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Ubuntu Linux and LKB Installation

Note: The instructions below are for installing LKB in your own Ubuntu system. If you don't want to install Ubuntu on your machine, you can run a pre-packaged VirtualBox appliance with LKB already installed.


Here is what worked in 2008:

  1. Install ubuntu

You can either buy a book that comes with a Ubuntu disk or burn a disk yourself from the official Ubuntu website. If you want to get a linux-only machine, back up all your system before installing Ubuntu, and install Ubuntu. If you want to get a dual-boot machine, first, defragment your disk a couple of times to get a good chunk of free space on your disk before installing Ubuntu. In case you don't know how to defragment your disk, go to Start -> All Programs -> Accessories -> System Tools -> Disk Defragmenter. It might say that you don't need to defragment, but defragment it anyway. You may also want to look into Wubi, although I don't really recommend it. It messes up your computer... FYI, It takes about 30 minutes to install Ubuntu.

Note
If you wanted a dual-boot machine, it seems to work best if you partition your drive with the Windows utility (without formatting the new partition). Then boot from the Ubuntu CD and install to the largest continuous free space (the partition you just created). I strongly recommend also making sure all the drivers work (and maybe even being somewhere that you can have a wired Internet connectoin) before doing your Ubuntu install.

  1. After installing Ubuntu, install emacs if you don't have it.

Any linux distribution comes with Emacs, but it might not be pre-installed. Go to Applications -> Add/Remove, and look for Emacs.

  1. Install LKB (automatic installation.)

Open your terminal, follow the LKB instructions.

  1. At the end of the LKB installation, it'll ask you to put some lines in your .emacs file, so do that.

You may have to create your .emacs file first. Open your emacs, and press Ctrl-x-f, and type ~/.emacs at the bottom of your emacs window.

  1. In your .bashrc (which is in your home directory), put the following lines:

LD_LIBRARY_PATH=$DELPHINHOME/lkb/lib/linux.x86.32:$LD_LIBRARY_PATH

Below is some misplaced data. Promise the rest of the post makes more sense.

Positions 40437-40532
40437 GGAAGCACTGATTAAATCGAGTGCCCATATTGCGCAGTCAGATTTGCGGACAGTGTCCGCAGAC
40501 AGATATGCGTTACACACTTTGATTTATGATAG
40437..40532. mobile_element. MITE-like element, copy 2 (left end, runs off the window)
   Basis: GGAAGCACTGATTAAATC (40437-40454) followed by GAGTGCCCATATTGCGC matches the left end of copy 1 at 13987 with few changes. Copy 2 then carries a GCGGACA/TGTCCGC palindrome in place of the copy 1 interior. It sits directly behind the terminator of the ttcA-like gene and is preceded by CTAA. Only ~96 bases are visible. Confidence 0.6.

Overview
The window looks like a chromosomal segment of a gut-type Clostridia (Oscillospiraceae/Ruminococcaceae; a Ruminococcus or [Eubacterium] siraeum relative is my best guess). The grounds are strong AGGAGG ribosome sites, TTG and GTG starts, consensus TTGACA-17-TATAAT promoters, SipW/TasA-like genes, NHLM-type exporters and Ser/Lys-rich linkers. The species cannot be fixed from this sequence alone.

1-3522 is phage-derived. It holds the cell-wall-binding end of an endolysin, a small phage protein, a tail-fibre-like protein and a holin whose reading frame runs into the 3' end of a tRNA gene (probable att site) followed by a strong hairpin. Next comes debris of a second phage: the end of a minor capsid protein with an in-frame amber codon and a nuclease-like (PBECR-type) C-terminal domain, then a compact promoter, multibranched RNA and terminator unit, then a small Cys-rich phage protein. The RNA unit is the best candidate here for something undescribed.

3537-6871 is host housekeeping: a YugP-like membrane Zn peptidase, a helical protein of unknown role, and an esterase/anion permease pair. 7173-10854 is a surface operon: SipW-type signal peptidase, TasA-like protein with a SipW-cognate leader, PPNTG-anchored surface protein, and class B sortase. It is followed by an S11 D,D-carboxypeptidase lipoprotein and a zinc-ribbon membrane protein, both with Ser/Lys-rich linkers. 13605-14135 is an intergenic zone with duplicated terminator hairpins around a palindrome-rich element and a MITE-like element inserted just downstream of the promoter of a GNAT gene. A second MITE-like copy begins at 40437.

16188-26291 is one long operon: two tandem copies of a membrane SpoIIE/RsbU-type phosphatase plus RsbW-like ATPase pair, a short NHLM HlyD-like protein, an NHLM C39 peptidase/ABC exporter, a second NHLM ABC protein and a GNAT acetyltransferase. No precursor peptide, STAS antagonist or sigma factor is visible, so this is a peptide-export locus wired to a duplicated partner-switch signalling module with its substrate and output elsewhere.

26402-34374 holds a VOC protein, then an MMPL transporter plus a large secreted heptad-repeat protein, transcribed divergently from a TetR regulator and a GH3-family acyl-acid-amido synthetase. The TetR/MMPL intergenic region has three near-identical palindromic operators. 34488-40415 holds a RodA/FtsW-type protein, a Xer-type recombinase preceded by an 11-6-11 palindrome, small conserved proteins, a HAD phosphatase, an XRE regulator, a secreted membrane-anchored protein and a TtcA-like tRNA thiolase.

export LD_LIBRARY_PATH

export DELPHINHOME=/home/mayo/delphin

OR

export DELPHINHOME=~/delphin

NOTE: "/home/mayo/" should be replaced with yours, obviously... The automatic LKB installation would tell you what your path is.

  1. Edit your dot.emacs file

Go to ~/delphin/lkb/etc, and open dot.emacs. Change Line 63.

(load "fi-site-init" nil t)

to

(load "~/delphin/eli/fi-site-init" nil t)

(Thanks to Mayo Kudo for documenting her experience.)

  • [gslayden 12/13/2008] After installing as above on ubuntu x64, I got an error that libXm.so.4 couldn't be found when loading LKB in emacs. This appears to be fixed by creating a symbolic link in the ~/delphin/lkb/lib/linux.x86.64 directory as follows:

    • ln -s libXm.so.3 libXm.so.4
  • [brodbd 1/30/2009] Using Ubuntu x86_64, I got this error when I tried to launch itsdb: "/bin/bash: /home/brodbd/delphin/lkb/bin/linux.x86.64/swish++: No such file or directory". Eventually I figured out the fix is to install the 32-bit libraries as follows:
    • sudo apt-get install ia32-libs
  • [gslayden 5/8/2009] If you get the following
  • Warning: Xt:



        Name: Text



        Class: XmTextField



        Character '\57' not supported in font.  Discarded.
    when opening a file in the LKB, try typing 'unset LANG' at the bash prompt before starting the LKB


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-- EmilyBender - 12 Jan 2008

-- moved by brodbd - 13 Jan 2009

Topic revision: r5 - 2013-12-13 - 23:21:30 - brodbd
 

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